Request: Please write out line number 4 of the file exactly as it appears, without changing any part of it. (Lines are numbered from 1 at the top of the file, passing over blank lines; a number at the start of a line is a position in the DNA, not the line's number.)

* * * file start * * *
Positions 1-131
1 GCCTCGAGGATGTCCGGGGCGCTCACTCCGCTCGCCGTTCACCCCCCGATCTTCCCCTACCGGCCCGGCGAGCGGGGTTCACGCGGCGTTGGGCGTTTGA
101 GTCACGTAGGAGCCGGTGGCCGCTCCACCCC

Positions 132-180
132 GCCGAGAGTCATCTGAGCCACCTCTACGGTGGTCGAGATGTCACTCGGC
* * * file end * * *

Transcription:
Positions 132-180